Local doctor worked behind scenes at first Titan Games

Local doctor worked behind
scenes at first Titan Games

Dr. Ira Shapiro and Shane HammanDr. Ira Shapiro and Shane Hamman

It’s almost safe to say that where there are Olympic games or even athletes training for them these days, one may expect to find Dr. Ira Shapiro, the owner of Plaza Chiropractic Center on Englishtown Road, Old Bridge.

Less than a year after he finished supervising the chiropractic clinic at the Winter Olympics 2002 in Salt Lake City, Utah, Shapiro, a resident of Manalapan, found himself in San Jose, Calif., helping numerous Olympic-bound athletes at the inaugural Titan Games.

The games, which took place in February and were recently broadcast on ESPN2, featured 184 athletes from 19 countries in boxing, fencing, judo, karate, tae kwon do, track and field, weightlifting and wrestling. It was the first step for many of the athletes on the road to the 2004 Olympic games in Athens, Greece.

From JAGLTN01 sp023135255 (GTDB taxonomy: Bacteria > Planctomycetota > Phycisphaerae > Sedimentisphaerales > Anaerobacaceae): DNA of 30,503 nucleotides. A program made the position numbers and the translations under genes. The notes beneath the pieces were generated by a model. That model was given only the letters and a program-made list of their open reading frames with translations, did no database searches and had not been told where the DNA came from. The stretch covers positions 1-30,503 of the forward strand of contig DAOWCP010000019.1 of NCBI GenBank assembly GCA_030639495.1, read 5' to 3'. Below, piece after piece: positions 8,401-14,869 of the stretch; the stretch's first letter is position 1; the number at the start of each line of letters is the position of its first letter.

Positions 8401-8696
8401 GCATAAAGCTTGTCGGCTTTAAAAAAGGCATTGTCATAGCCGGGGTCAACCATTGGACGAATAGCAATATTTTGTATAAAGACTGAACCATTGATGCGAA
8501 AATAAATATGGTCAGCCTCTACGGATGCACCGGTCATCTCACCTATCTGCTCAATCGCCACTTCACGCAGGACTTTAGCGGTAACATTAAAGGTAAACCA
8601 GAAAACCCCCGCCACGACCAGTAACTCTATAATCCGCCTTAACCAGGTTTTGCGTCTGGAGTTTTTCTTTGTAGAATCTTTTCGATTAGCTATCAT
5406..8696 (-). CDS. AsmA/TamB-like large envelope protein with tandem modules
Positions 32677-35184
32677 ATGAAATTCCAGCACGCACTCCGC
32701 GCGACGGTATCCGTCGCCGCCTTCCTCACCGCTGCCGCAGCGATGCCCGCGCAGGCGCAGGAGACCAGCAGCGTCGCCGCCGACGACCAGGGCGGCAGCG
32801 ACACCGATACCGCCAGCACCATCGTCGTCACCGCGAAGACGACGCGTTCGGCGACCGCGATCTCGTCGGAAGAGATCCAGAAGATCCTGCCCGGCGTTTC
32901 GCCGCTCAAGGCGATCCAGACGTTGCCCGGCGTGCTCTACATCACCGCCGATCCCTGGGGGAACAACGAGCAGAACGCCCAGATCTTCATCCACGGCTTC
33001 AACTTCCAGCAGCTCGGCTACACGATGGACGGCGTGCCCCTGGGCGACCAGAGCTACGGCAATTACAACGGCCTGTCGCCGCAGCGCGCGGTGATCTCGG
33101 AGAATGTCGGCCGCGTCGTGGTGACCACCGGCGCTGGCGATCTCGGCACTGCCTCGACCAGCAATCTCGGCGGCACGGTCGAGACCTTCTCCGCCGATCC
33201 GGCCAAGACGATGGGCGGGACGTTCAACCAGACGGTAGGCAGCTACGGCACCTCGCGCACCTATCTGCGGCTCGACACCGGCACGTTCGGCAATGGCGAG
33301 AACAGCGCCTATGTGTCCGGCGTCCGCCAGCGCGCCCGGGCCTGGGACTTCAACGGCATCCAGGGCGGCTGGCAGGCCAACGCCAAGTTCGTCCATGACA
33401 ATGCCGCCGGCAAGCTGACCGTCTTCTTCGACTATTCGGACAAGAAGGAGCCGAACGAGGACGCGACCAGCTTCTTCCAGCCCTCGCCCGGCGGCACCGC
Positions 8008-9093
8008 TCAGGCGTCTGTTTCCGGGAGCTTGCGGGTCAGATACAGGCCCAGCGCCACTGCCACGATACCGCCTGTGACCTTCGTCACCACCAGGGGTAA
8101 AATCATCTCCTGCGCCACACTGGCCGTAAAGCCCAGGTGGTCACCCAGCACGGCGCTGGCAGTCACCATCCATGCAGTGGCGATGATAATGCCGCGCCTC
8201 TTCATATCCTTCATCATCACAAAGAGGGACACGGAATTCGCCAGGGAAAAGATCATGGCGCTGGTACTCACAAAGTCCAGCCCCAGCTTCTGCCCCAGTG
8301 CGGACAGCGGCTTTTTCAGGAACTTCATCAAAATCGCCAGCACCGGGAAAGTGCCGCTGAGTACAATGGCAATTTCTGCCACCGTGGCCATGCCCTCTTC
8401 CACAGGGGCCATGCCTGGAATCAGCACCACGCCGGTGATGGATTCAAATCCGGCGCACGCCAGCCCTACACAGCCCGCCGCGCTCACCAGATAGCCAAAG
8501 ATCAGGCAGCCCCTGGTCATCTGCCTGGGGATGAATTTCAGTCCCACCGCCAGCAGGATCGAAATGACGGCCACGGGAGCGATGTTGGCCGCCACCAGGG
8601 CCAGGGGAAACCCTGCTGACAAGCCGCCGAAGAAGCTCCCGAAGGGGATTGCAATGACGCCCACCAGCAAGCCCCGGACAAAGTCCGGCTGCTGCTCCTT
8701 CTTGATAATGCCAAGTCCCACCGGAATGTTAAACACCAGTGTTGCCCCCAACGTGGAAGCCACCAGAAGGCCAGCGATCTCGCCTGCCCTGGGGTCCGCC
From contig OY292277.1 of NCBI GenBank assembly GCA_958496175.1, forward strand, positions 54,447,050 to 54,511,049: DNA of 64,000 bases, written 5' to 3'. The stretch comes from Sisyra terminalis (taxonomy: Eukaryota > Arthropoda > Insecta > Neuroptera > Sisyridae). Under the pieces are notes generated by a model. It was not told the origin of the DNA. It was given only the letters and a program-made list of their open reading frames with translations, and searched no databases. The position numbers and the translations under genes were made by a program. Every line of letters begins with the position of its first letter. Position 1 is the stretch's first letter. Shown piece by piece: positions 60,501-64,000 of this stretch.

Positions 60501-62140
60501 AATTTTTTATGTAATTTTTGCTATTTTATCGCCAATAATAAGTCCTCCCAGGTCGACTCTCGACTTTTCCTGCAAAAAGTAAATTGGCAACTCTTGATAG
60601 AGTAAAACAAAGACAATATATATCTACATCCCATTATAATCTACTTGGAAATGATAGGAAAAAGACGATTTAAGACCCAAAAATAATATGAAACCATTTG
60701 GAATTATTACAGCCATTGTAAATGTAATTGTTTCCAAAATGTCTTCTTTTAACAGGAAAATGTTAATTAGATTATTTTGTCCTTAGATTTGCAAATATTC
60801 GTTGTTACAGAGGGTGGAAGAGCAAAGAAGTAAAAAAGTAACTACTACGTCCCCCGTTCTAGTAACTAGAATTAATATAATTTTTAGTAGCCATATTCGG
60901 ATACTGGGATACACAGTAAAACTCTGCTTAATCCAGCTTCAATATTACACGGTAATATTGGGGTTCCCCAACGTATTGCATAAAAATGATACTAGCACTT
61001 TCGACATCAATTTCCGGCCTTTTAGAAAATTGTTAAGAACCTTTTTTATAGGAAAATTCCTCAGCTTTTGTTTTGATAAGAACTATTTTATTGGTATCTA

Shapiro, who volunteered for the job (travel, food and lodging expenses are paid by the organizers, as with the Olympic Games), was the only chiropractor selected to work at the Titan Games, and worked on a team with six other medical doctors.

The fierce competition and the non-stop action — events took place simultaneously in four "zones" set up in the same arena — resulted in injuries often related to over-use of athletes’ bodies, Shapiro said, explaining the kind of physical problems he would address as a chiropractor. There were also traumatic injuries such as fractures or dislocations.

Shapiro helped athletes such as wrestler Rulon Gardner, who won the 2000 Olympic gold medal, and Shane Hamman, a 2000 U.S. Olympic team member who is considered to be the strongest man in America. Hamman, in fact, closed the Titan Games with a memorable moment in which he reluctantly responded to chants of "500" by hoisting 500 pounds over his head. (He had planned on a 485-pound clean and jerk.)

Shapiro, a member of the American Chiropractic Board of Sports Physicians who has worked with athletes on the local, national and international levels, said he would like to serve athletes during the 2004 Olympic Games, but he knows it is very difficult to achieve selection by the Olympic Committee.

"At this point, it is just an honor to be selected to do the Titan Games," he said. "I’m thankful for the experiences I’ve had."